Dane County board chairman opposes $1,000 one-time payment for employees; says the plan was not prepared properly
MADISON, Wis. – The Dane County Finance Committee voted unanimously to deny a plan to pay full-time Dane County employees a one-time $1,000 “inflation offset” payment using funds federal Covid stimulus packages.
The move came after the plan failed to garner support from newly elected county board chairman Patrick Miles, who delivered a memo with additional information to the board on Sunday evening.
County Executive Joe Parisi had helped create the plan, and four county supervisors presented it to the board. the Wisconsin State Journal reported in April that the $3 million plan would send $1,000 checks to full-time employees and prorated payments to part-time employees, affecting 2,430 employees and some additional term employees.
“Public employees have worked around the clock since the start of the Covid-19 pandemic to provide basic services,” Parisi said in a statement to News 3 Now. “This proposed payment was an extension of gratitude for all the hours they put into helping people during the most difficult years of this generation.”
Miles said Monday, ahead of a vote on the item at a meeting of the county’s finance committee, that he did not believe Parisi exercised due diligence in creating the plan.
“The administration, in my view, hasn’t really done any type of analysis or data collection to address the long-term problem in any meaningful way,” Miles said. “They certainly did not consult any employees when developing the proposal.”
In a memo to county council members on Sunday evening, Miles said he had asked County Director of Administration Greg Brockmeyer for more information about the plan’s origins. Brockmeyer told him that there was no single payment request from an employee, group of employees or bargaining unit; nor had there been any data collection on the plan’s potential impact on issues such as employee retention.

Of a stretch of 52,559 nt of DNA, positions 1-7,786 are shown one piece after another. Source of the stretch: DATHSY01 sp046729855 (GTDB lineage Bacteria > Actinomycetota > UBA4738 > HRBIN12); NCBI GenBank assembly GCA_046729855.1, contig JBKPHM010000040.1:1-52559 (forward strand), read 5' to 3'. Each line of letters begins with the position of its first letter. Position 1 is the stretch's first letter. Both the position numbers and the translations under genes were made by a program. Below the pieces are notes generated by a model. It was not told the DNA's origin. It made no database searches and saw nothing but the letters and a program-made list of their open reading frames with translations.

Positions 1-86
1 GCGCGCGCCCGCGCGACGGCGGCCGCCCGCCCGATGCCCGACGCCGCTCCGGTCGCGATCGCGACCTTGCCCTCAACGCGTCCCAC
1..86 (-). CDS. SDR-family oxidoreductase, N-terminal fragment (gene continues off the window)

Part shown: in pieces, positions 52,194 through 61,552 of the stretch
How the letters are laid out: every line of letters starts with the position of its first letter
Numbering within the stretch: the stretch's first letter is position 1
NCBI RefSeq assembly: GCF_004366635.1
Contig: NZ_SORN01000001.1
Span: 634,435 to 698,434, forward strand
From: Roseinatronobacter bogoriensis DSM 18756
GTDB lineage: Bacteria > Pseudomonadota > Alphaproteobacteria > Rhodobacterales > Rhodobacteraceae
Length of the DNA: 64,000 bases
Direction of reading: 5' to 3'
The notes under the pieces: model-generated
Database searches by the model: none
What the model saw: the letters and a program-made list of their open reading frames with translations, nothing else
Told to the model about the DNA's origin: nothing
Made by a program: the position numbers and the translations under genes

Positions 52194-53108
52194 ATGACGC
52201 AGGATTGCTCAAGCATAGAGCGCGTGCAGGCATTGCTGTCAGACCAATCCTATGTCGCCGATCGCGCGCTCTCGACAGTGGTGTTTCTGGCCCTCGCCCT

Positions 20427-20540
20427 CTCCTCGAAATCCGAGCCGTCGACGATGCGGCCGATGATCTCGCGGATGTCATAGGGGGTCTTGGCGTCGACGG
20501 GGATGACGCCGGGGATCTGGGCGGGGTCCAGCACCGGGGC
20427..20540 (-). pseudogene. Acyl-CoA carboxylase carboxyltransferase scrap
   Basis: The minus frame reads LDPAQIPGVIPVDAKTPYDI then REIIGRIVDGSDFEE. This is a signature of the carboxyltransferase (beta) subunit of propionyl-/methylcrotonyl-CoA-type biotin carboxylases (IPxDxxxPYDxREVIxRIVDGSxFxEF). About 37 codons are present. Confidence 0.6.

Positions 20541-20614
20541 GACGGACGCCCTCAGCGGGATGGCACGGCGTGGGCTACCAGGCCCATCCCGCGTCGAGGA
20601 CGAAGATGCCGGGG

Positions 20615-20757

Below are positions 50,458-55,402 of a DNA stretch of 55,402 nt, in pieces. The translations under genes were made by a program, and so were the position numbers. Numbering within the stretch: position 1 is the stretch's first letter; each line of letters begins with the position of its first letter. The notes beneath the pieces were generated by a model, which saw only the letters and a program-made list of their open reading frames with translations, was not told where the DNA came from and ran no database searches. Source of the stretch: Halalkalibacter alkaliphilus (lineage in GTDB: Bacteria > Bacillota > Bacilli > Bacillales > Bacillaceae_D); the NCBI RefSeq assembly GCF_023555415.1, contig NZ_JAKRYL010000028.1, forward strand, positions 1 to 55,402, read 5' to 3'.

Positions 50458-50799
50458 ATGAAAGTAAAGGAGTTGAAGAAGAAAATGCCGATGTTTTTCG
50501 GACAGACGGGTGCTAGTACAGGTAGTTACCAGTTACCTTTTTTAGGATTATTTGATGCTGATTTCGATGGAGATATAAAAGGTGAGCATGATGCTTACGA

Brockmeyer was also unaware of other Wisconsin municipalities making similar one-time payments, Miles wrote. The city of Madison tried unsuccessfully to make similar one-time inflation-adjustment payments last year using US bailout funds — at a cost of $2,661 for city workers. That wouldn’t have included employees in the police, fire, or Teamsters bargaining units, all of whom received raises in 2021. The plan was ultimately scrapped because it didn’t comply with federal rules for spending the ARPA funds, a technicality the county says was avoided in their version of the plan.
County employees got a 3% raise in January and are expected to receive another 3% raise in July.
In response to Miles’ questions to employee groups about whether they support payouts, one group’s president said he discussed payouts at a recent group leadership meeting.
“The general sentiment was that while we appreciate the impetus to share the windfalls with county employees, we also recognize that a one-time, one-time payment will not seriously address ongoing inflation,” he wrote. . “It’s also hard to see how a one-time payment in 2022 would affect recruitment in 2023 or 2024, let alone retention in those years.”
Miles said in an interview that he and a handful of other board members were getting a lot of opposition to the plan from voters in direct emails. The nearly $3 million in one-time payments would be funded by the US federal bailout law; municipalities have until 2024 to use these funds.
“If we’ve learned anything since the start of this pandemic…it’s that it’s unpredictable,” Miles said. He pointed to the need to send additional funds to the county’s Second Harvest food bank as an example of needs that may require funding in the future from ARPA. “We need to be in a position where we can be ready to respond when acute needs arise.”
The denial recommendation will be taken up by the county council.
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